Emerging interfaces for video collections of places attempt to link similar content with seamless transitions. However, the automatic computer vision techniques that enable these transitions have many failure cases which lead to artifacts in the final rendered transition. Under these conditions, which transitions are preferred by participants and which artifacts are most objectionable? We perform an experiment with participants comparing seven transition types, from movie cuts and dissolves to image-based warps and virtual camera transitions, across five scenes in a city. This document describes how we condition this experiment on slight and considerable view change cases, and how we analyze the feedback from participants to find their preference for transition types and artifacts. We discover that transition preference varies with view change, that automatic rendered transitions are significantly preferred even with some artifacts, and that dissolve transitions are comparable to less-sophisticated rendered transitions. This leads to insights into what visual features are important to maintain in a rendered transition, and to an artifact ordering within our transitions.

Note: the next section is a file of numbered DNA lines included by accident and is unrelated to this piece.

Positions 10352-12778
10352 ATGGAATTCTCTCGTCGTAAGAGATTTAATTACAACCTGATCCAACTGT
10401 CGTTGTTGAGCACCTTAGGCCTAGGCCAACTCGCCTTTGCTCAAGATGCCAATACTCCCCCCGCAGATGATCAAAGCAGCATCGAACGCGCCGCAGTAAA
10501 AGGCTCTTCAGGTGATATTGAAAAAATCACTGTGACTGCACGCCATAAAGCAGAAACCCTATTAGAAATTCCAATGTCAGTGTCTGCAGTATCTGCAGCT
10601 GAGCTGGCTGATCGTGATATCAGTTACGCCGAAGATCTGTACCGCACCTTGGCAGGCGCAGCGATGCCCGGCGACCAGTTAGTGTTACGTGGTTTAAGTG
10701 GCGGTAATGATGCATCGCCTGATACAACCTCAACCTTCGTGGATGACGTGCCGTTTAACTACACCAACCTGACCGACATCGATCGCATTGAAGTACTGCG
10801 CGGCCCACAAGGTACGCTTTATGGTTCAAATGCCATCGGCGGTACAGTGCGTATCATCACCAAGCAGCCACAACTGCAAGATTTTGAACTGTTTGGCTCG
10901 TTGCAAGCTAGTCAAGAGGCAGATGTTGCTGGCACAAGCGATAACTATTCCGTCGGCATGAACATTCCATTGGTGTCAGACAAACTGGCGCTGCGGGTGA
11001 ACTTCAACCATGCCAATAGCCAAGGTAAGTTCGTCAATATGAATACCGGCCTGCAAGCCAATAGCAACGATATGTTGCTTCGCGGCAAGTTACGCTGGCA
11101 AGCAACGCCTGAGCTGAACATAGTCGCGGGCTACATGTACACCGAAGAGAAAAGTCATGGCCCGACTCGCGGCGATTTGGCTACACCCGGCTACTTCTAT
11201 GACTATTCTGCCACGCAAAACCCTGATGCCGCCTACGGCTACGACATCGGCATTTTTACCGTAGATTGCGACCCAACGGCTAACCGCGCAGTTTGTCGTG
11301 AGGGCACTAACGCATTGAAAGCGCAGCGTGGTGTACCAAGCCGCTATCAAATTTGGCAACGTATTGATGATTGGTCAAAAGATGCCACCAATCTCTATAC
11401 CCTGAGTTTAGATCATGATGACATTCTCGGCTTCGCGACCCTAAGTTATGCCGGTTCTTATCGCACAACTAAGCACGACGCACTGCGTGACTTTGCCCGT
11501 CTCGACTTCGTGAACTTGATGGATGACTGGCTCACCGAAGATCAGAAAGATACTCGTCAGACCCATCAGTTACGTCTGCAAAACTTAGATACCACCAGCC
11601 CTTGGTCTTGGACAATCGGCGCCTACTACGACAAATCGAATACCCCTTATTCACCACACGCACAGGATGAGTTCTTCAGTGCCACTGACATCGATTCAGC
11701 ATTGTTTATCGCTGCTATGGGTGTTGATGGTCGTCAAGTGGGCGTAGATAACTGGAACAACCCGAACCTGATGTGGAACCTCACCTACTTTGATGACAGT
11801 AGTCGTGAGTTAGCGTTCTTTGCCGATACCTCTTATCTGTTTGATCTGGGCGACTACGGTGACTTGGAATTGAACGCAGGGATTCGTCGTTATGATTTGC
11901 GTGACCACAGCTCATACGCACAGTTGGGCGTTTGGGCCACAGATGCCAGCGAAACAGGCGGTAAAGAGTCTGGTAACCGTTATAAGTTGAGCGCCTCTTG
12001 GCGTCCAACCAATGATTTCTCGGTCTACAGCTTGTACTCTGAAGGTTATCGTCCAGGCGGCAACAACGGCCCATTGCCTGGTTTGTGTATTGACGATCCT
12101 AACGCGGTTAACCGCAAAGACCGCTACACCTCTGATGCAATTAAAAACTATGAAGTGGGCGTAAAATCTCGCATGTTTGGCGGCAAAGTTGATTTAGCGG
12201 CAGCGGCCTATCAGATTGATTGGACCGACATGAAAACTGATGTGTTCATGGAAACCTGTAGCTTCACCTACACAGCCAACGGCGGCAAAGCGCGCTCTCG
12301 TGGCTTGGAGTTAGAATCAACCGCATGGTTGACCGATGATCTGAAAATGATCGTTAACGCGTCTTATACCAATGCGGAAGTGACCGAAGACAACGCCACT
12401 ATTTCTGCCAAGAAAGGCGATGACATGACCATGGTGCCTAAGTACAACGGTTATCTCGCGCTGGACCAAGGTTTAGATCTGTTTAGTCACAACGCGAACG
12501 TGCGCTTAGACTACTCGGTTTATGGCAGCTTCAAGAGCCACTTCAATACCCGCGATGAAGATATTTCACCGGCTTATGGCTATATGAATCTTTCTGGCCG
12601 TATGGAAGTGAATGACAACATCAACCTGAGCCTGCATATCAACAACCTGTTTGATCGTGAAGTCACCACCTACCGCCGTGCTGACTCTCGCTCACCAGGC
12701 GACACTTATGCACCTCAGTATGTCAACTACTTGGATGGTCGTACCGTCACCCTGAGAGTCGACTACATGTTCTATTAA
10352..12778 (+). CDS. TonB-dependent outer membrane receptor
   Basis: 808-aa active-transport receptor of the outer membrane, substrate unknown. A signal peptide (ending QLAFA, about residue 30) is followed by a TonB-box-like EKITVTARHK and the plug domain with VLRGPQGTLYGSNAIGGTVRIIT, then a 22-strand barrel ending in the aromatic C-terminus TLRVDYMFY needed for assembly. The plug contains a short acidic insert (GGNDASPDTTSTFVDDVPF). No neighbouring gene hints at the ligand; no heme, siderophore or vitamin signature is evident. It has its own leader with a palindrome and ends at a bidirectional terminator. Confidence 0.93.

Tompkin, J., Kim, M. H., Kim, K. I., Kautz, J., & Theobalt, C. (2013). Preference and artifact analysis for video transitions of places. ACM Transactions on Applied Perception, 10(3), . https://doi.org/10.1145/2501601